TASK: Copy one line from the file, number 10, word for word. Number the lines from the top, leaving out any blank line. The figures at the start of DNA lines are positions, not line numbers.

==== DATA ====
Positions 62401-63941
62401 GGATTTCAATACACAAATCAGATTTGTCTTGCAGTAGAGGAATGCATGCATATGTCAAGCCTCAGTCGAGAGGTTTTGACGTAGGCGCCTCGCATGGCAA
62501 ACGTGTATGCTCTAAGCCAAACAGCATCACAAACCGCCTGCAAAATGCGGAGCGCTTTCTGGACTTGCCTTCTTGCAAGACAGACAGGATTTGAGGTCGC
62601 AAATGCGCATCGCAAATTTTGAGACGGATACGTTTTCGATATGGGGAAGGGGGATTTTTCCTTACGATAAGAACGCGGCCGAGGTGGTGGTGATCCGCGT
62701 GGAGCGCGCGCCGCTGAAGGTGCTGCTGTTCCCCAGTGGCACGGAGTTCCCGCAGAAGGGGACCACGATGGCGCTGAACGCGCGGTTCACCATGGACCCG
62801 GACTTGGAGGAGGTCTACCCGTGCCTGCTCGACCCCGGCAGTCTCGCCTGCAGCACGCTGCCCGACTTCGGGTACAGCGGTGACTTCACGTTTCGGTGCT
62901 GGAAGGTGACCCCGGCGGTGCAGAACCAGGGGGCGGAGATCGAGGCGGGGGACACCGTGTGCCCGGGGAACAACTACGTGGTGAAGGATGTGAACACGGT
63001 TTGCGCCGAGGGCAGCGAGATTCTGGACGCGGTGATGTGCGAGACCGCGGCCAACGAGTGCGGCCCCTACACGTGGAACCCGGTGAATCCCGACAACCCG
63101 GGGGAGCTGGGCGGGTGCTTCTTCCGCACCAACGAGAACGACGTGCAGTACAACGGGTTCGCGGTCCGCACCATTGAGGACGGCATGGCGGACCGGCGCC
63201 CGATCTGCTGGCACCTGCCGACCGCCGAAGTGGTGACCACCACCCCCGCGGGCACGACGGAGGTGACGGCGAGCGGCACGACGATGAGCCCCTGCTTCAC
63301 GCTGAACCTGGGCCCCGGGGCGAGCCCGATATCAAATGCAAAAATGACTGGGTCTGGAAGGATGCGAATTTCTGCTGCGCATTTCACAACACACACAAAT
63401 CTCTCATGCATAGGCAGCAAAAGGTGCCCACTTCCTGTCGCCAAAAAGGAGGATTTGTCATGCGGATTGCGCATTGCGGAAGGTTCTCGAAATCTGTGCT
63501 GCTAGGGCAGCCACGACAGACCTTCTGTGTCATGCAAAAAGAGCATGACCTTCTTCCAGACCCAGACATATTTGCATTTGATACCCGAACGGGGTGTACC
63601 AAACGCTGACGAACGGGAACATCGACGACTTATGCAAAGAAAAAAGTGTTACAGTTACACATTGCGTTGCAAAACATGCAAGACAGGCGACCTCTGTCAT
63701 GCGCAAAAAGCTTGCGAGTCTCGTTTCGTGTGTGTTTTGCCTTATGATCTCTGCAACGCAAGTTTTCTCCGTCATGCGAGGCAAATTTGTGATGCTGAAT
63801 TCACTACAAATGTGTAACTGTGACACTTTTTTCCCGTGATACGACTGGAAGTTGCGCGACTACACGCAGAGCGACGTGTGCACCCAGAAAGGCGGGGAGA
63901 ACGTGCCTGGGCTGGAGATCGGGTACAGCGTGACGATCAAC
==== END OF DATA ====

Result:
63201 CGATCTGCTGGCACCTGCCGACCGCCGAAGTGGTGACCACCACCCCCGCGGGCACGACGGAGGTGACGGCGAGCGGCACGACGATGAGCCCCTGCTTCAC